AICPA - Accounting in Extraordinary Times (Meeting Opener)

Profile photo for Dave Maresca
Not Yet Rated
Video Narration


A multi-award-winning corporate piece that I produced - including the editing and providing the voice talent (me) for, recording and editing the narration.

Vocal Characteristics



Voice Age

Middle Aged (35-54)


North American (General)


Note: Transcripts are generated using speech recognition software and may contain errors.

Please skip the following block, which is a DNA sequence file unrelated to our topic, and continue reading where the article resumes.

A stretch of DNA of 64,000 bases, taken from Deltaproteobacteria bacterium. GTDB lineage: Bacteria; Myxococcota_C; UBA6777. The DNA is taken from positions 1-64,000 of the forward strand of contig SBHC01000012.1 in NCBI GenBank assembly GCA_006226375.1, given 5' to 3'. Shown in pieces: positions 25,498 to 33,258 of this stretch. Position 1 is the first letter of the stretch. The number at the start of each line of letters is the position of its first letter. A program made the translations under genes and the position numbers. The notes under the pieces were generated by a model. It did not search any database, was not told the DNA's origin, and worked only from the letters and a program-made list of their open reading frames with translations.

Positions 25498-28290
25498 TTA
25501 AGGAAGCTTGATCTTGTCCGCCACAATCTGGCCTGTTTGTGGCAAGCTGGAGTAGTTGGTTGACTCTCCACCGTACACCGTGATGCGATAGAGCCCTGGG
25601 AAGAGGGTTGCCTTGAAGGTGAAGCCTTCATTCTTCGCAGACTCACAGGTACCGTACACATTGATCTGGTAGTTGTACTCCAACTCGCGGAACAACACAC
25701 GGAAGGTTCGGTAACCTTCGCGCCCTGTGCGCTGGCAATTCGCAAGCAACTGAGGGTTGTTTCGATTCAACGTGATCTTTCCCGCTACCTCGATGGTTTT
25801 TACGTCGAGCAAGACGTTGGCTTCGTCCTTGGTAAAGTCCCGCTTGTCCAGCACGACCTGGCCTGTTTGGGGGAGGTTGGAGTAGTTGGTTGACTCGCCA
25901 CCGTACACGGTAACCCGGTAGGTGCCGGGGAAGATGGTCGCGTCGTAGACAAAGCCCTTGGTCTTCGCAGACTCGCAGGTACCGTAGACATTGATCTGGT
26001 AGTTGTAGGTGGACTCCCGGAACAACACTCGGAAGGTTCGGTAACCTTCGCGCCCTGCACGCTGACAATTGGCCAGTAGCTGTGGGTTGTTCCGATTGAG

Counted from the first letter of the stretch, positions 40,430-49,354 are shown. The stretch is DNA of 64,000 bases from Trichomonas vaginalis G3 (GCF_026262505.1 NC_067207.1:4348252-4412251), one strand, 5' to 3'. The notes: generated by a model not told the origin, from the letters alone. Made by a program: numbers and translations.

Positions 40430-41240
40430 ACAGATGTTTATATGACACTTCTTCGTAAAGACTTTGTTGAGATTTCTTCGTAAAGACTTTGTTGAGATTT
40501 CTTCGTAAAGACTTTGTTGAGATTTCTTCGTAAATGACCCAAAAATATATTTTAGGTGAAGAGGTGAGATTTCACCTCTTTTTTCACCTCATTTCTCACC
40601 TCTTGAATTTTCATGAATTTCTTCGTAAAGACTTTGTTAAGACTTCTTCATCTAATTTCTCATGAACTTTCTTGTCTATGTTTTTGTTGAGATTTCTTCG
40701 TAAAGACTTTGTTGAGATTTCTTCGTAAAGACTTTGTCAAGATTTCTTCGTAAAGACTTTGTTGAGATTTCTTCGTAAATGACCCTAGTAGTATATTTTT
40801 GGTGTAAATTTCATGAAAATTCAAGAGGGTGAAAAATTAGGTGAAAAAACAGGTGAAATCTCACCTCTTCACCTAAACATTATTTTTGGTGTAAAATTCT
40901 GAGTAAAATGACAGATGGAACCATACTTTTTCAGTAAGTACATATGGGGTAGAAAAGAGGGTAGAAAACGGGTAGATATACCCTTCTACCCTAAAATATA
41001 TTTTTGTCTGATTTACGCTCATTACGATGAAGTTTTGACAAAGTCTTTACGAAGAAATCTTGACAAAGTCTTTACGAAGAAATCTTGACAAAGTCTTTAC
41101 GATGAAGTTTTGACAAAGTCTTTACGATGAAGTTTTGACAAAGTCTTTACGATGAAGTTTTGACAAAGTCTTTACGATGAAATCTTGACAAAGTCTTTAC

we live in extraordinary times, bringing fundamental change to the way we live. Work, think and interact with one another. It's an age of innovation and acceleration. One marked by the rapid drumbeat of disruption The World Economic Forum calls it the 4th Industrial Revolution, a transformation unlike anything humankind has experienced. The challenge as stewards of the global accounting profession is to not only imagine the possibilities, but to reimagine the profession and ensure we continue to power prosperity, opportunity and trust. If we go back 1000 years, progress was so gradual that it could take a century or more for the world to appear different today. The rate of progress seems to happen overnight and the term new normal no longer means new. It is disruptive, unexpected and represents an analytical thinking that confounds logic. Futurist Ray Kurzweil says that with today's rate of innovation in the 21st century won't bring 100 years of progress. It will bring 20,000 years of progress and the world we literally cannot yet comprehend a world shaped by robots and artificial intelligence that drives seismic shifts in society that helps us live longer and reimagines the skills we need to succeed already. It's challenging our concept of work, amplifying protectionism, introducing new risks and creating a maze of regulatory complexity. We must ask what new services will clients and customers demand to meet their next challenge is how a firm and corporate business models need to evolve. What does the world of auditing and finance look like in the years to come. We have an obligation to the generations that followed to consider these questions, to untangle this web of complexity and uncertainty. For this is the new normal, extraordinary times that demand extraordinary leadership.